8 Reasons to Use Lube To Make Sex Better (And How to Choose The Right One)

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how to use lube
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Sex

Slip-n-slide!

Lube is not on everyone’s bedside list. But maybe it really should be. Maybe you’re not reaching your full pleasure potential. Maybe you’re even a little in the pain zone and aren’t sure what gives.

While you may readily associate lube of some kind with anal sex or post-menopausal women, its magical and compassionate uses are manyfold, and there’s also probably a lot you don’t know about how to use lube or how to choose a good (rather than evil lube) for your particular body, and whatever kind of sex you happen to be having or want to be having.

Your partner may need to check their assumptions at the door. You may need to, as well. Here are a few common assumptions people make about arousal that are just not true.

  • That aroused = wet: While this is often true, there are many reasons that a highly aroused woman may still be on the dry side: stress, lack of sleep, hormones (all connected), or having smoked a J, to name a few.
  • That wet = aroused: It goes both ways. I’ve personally been pretty wet, while still not feeling aroused enough to have sex comfortably. Sometimes it’s because if I feel my partner is rushed, I get turned off. Never substitute arousal with lube. Lube is there to help you along, but don’t let anyone tell you you’re ready for penetration if you’re not.
  • That younger women who use lube must have a problem: See assumption #1 for reasons a woman of any age may be hung out to dry. Also, side note: we have to stop our bad habit of hyper-sexualizing young women and girls and desexualizing older women. Gross. We’re all juicy goddesses looking for a way to fly.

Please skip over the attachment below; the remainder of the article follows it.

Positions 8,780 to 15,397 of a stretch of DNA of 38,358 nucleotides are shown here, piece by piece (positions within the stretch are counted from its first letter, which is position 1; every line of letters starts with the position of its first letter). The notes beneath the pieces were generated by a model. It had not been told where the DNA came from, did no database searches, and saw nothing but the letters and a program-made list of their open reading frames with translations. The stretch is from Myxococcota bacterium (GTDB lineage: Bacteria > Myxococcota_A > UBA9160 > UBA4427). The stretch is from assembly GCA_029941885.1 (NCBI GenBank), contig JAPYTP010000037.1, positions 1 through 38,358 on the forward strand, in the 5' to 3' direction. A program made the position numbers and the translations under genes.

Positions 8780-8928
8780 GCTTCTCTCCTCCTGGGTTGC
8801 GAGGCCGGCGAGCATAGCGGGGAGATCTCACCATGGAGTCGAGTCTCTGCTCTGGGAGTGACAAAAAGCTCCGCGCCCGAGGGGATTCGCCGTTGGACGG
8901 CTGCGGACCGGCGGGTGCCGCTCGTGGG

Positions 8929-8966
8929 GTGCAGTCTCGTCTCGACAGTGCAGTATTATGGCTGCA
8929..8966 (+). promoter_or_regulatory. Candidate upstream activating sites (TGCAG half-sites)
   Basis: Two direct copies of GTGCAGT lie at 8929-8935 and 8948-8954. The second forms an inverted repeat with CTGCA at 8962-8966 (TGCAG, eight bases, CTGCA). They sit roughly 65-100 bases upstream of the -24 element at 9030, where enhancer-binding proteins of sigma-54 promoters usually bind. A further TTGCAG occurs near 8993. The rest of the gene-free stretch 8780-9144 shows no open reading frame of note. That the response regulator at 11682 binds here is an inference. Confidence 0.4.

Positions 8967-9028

• That a little pain is normal; it's supposed to hurt: I hear this one a lot as it pertains to anal sex (thankfully never from my own lovers’ mouths). Just... no. Sex is not supposed to hurt (and neither is love, while we’re at it). Don’t let anyone tell you otherwise.

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So, let me break this down for you. Here are 8 reasons you should really be lubing up:

1. You have vaginal dryness.

Whether you’re just naturally less wet, are dealing with medical issues (post-menopausal), or for any other reason.

2. You're using sex toys.

Toys can multiply your pleasure exponentially, but I highly recommend always adding a bit of lube first.

3. It intensifies pleasure internally.

You can use it externally on your family jewels as well as internally for intensified pleasure overall.

4. It makes sex last longer.

Sex can last longer, because there are fewer chances of hold-ups, friction, or pain.

5. It can help when dealing with a big penis.

If his penis is really big, lube will make the whole thing (his whole thing) more pleasurable for you. Pleasure is the point, right?

6. It’s easier and more fun to use condoms with lube.